Can Dexamethasone Reduce Prolonged COVID-19 Symptoms?

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Infection with Severe Acute Respiratory Syndrome Coronavirus 2 (SARS-CoV-2), the virus responsible for the current 2019 Coronavirus Disease (COVID-19) pandemic, causes a wide range of symptoms. Unfortunately, a minority of patients with COVID-19 must be hospitalized due to progressive respiratory failure with a 20% death rate.

Study: Influence of dexamethasone on persistent symptoms of COVID-19: an observational study. Image source: Kryptograf / Shutterstock.com

background

Many people who survived the acute phase of infection were found to have persistent symptoms known as “long covid” or post-acute episodes of COVID-19 (PASC).

A large randomized study conducted in hospitals in the United Kingdom (UK) during the pandemic showed that the steroid dexamethasone was able to reduce mortality in hospitalized patients in need of oxygen. Although dexamethasone is widely used, little is known about its effects on persistent symptoms after patients recover from COVID-19.

A new study published on the preprint server medRxiv* assesses the symptom burden and quality of life of hospitalized patients eight months after recovery from COVID-19 by comparing people before and after treatment with dexamethasone.

About the study

The current study recruited 198 patients admitted with COVID-19 pneumonia from a single hospital in the UK between April 2020 and August 2020. The inclusion criteria were either a positive polymerase chain reaction test (PCR) against SARS-CoV-2 or a clinical-radiological diagnosis of COVID-19. Patients who received steroid treatment two weeks prior to enrollment or who received long-term steroids were excluded from the study.

Eligible patients were divided into two groups, including a group who received 6 milligrams (mg) of oral dexamethasone once daily and the control group. Both groups consisted of patients with a similar age range, frailty score, the presence of comorbidities and ventilation requirements during enrollment at the start of the study. However, more men and a higher rate of previous chronic lung disease were reported in the control group who did not receive dexamethasone.

Patients in need of oxygen after admission were identified and grouped by whether they were prescribed dexamethasone upon admission. The duration of the dexamethasone course was recorded along with routine clinical and demographic information.

All patients were followed up either by telephone or in person for eight months after their recovery from COVID-19. Patients were asked to complete a short survey that included questions about their quality of life and a review of persistent symptoms.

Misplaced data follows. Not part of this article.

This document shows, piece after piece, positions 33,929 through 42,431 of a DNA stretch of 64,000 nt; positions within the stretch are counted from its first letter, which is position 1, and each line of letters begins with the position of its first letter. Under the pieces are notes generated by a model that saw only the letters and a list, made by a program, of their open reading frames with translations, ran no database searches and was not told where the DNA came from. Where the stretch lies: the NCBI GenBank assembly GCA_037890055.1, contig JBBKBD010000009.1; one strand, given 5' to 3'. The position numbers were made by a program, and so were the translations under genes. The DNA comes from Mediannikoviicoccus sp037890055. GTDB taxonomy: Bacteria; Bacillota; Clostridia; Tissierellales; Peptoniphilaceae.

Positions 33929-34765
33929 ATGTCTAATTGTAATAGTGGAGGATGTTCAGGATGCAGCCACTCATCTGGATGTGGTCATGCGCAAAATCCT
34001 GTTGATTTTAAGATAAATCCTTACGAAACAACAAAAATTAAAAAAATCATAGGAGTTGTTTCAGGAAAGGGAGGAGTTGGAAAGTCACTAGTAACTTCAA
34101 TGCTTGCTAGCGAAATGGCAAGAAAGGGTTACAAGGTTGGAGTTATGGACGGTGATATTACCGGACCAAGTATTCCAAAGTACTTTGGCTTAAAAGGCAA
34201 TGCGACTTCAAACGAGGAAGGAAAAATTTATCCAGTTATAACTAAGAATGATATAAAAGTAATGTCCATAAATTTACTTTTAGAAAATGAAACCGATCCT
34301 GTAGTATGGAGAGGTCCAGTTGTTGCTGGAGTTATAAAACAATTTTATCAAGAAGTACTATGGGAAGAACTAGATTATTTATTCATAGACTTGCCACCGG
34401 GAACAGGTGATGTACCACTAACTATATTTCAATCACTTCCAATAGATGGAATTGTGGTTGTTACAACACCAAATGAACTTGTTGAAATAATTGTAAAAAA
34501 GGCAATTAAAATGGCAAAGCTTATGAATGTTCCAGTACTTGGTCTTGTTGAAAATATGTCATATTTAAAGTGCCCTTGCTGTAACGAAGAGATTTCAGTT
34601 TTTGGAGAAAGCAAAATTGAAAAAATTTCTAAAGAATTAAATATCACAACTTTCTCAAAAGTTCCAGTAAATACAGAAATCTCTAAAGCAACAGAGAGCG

Study results

The results showed that in the two groups, 68% of patients reported at least one persistent symptom eight months after infection. The most commonly reported symptoms were fatigue, insomnia, and shortness of breath. However, the patients who received dexamethasone reported fewer symptoms compared to the control group.

Symptoms at 8-month follow-up in comparison of the dexamethasone group (orange) with no dexamethasone group (green).

The mental and physical composite scores extracted from the questionnaire showed no significant difference between the dexamethasone and control groups.

However, the outcome can have several implications. First, the patients who received the steroid were the most likely to recover regardless of the steroid used. Second, the use of dexamethasone increased during the pandemic; therefore the dexamethasone group was recruited later than the control group.

Therefore, the reduced symptoms in the dexamethasone group could be due to an overall improvement in care that led to a reduction in long-term symptoms. Third, the results could be due to more acute patients dying and not available for follow-up visits. Fourth, the association between dexamethasone and reduced mortality could be accidental.

The current study had several limitations. First, the study sample size was small and resulted in minimal data loss. Second, the study is limited to those patients who needed oxygen while in hospital. Third, the study harmed hospital patients who did not need oxygen.

*Important NOTE

medRxiv publishes preliminary scientific reports that have not been peer-reviewed and should therefore not be considered conclusive, that guide clinical practice / health-related behavior or should be treated as established information.

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